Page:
A Consumer Guide to the Trailing Edge: November, 2010
Recycled Goods (#79)
by Tom Hull
When I restarted Recycled Goods in April 2008, I decided to date the columns by the month I wrote the material in, so everything I wrote in, say, July 2010 would appear in the July 2010 column, but the July 2010 column itself wouldn't appear until after the month ended: sometime in early August 2010. This has started to confuse me (and maybe you), since Downloader's Diary has come out using the month date it appears in. Since thus far at least I run Downloader's Diary first, this has resulted in such weirdness as the September Recycled Goods appearing after the October Downloader's Diary. The Rhapsody Streamnotes column also figures into this. Originally I wrote them whenever I felt like it, sometimes two or three in a month, and gave they the publication dates. However, for the last year or more I've been running them monthly, after Recycled Goods since I also archive Rhapsody-derived records I reviewed in Recycled Goods (and Jazz Prospecting). Just to keep these three dates more consistent, I've decided this should be the November column. That leaves a gap in the index for October.
Still taking this as it comes. Would have been even lighter this month but I decided I wanted to hear the John Lennon albums I missed -- not very good by reputation, and, well, not very good in fact. Also wanted to give Double Fantasy a second (or third) shot, since lots of people I like like it a lot, but I still don't get much out of it. Also started listening to the second wave of Apple reissues, which I'll save for next month.
African Pearls: Congo: Pont Sur le Congo (1967-76 , Syllart, 2CD): I'm fishing around for dates here, in a booklet that has quite a few of them but isn't always clear what they refer to, and some songs are no doubt unaccounted for. The Syllart African Pearls 2-CD series is up to eleven volumes, the sort of thing I'd like to sample everything from but can't. The first Congo volume, Rumba on the River, was a dandy, starting in the 1950s and running up to 1969. This basically picks up the thread, running well into the 1970s, relying on proven names: Franco's OK Jazz, Tabu Ley Rochereau, Docteur Nico, Verckys, Empire Bakuba, and Zaiko Langa Langa account for more than half. Rumba evolving into soukous, not as flashy or intense as the latter, just consistently engaging, another unstoppable Congo compilation. A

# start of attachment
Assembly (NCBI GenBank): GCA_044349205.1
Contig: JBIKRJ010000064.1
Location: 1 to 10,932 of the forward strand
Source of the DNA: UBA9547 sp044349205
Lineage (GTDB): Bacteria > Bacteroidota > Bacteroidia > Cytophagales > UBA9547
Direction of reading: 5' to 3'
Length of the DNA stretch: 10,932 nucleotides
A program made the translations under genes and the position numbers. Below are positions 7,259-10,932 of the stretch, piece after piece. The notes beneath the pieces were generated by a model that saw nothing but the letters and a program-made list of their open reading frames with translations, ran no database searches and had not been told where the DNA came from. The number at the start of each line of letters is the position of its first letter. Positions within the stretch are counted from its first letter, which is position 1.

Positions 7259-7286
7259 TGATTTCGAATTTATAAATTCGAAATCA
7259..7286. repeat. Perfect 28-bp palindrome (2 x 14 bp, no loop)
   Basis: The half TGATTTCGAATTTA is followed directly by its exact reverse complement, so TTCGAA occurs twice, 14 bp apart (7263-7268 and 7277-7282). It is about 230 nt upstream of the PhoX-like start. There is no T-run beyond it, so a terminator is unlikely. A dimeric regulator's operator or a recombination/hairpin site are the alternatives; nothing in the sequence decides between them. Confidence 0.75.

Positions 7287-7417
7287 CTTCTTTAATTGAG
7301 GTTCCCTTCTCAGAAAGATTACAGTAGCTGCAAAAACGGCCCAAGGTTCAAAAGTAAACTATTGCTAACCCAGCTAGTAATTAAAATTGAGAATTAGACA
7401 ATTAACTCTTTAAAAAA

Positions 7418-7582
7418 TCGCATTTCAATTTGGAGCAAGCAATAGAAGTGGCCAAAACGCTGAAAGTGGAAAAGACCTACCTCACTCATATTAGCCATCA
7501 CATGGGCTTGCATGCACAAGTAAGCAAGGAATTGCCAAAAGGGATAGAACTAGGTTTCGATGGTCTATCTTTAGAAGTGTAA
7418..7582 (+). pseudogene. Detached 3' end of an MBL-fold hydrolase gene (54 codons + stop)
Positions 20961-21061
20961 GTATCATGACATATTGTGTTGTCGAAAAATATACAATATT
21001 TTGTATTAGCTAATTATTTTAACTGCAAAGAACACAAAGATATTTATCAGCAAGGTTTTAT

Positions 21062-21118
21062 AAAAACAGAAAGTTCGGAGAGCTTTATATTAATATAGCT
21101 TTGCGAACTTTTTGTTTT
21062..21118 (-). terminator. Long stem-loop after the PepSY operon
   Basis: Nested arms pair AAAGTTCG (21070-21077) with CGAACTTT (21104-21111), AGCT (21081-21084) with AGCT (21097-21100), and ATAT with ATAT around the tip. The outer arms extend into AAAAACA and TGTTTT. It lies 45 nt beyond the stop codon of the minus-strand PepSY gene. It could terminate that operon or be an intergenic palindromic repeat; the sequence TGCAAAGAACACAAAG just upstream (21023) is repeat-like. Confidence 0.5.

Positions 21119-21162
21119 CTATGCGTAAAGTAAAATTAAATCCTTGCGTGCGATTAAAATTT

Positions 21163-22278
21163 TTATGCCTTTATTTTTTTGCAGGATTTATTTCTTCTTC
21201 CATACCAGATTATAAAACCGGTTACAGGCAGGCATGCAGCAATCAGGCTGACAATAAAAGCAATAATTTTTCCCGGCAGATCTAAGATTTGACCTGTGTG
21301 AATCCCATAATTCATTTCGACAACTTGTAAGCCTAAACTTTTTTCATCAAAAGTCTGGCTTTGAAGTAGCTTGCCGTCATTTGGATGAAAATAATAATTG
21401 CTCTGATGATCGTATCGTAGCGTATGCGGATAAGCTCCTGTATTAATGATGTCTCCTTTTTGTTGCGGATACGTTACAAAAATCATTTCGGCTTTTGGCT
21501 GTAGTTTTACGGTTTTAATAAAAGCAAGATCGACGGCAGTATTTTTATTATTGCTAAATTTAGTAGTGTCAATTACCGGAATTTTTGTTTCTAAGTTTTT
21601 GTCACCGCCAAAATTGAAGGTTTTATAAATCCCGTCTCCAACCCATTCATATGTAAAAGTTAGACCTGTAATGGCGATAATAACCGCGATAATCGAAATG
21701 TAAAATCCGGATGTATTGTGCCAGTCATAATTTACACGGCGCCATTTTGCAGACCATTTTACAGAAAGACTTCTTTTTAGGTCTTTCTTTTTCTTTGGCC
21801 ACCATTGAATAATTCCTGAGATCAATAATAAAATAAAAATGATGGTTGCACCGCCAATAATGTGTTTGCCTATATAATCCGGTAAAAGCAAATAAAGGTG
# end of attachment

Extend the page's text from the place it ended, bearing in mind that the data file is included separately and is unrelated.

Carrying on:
Beautiful Dreamer: The Songs of Stephen Foster (2004, Emergent): Eighteen Stephen Foster songs, including some of the most indelible remnants of 19th century American song, mostly done reverently by folk-oriented artists of minor renown. I recall this as a celebrated item when it came out but somehow missed it -- showed up while searching Mavis Staples, whose "Hard Times Come Again No More" is a highlight. John Prine's gravelly "My Old Kentucky Home" is another, but Roger McGuinn's Byrdsy "Jeanie With the Light Brown Hair" slips badly into shtick. B+(***) [R]
Walter Gibbons: Jungle Music (1976-86 , Strut, 2CD): Subtitle: Mixed With Love: Essential & Unreleased Remixes 1976-1986. Gibbons (1954-94) was a DJ who produced a number of extended remixes of NYC dance music, especially for the Salsoul label -- haven't heard either of their presumably choice 2004-05 compilations, Mixed With Love and Disco Boogie, but this set of esoterica stretches out luxuriantly, wrapping pop and soul vocals up in long strings of danceable beats. B+(***) [R]
Lars Gullin: 1953-55 Vol. 8: Danny's Dream (1953-55 , Dragon): One of the more obscure records ever granted a crown recommendation by Richard Cook and Brian Morton's Penguin Guide to Jazz Recordings was The Great Lars Gullin Vol. 5, an LP that vanished from print shortly after it was cited in the first edition. Since then, Sweden's baritone sax great's recordings have been reshuffled into a new series, which has been coming out about one per year and has not reached Vol. 11. The sessions from the old Vol. 5 finally resurfaced in the new Vol. 8, along with a few extras that add a second sax (tenor) to a surprisingly light and tasty quartet -- Rolf Berg's guitar is often the secret, but Gullin himself is key. A-
Bobby Jackson: The Café Extra-Ordinaire Story (1970 , Jazzman): Number seven in the label's "Holy Grail" series of "the rarest of the rare" funk/jazz LPs, a series that started with Uncle Funkenstein's 1983 Together Again. Jackson founded a Minneapolis jazz dive and played bass, caught here with a few locals playing music that aspired to funk but mostly just swung -- "Bobby's Blues" (by pianist Bobby Lyle) and "Paul's Ark" (by pianist Paul Akre and tenor saxophonist Morris Wilson) are typical titles. B+(**)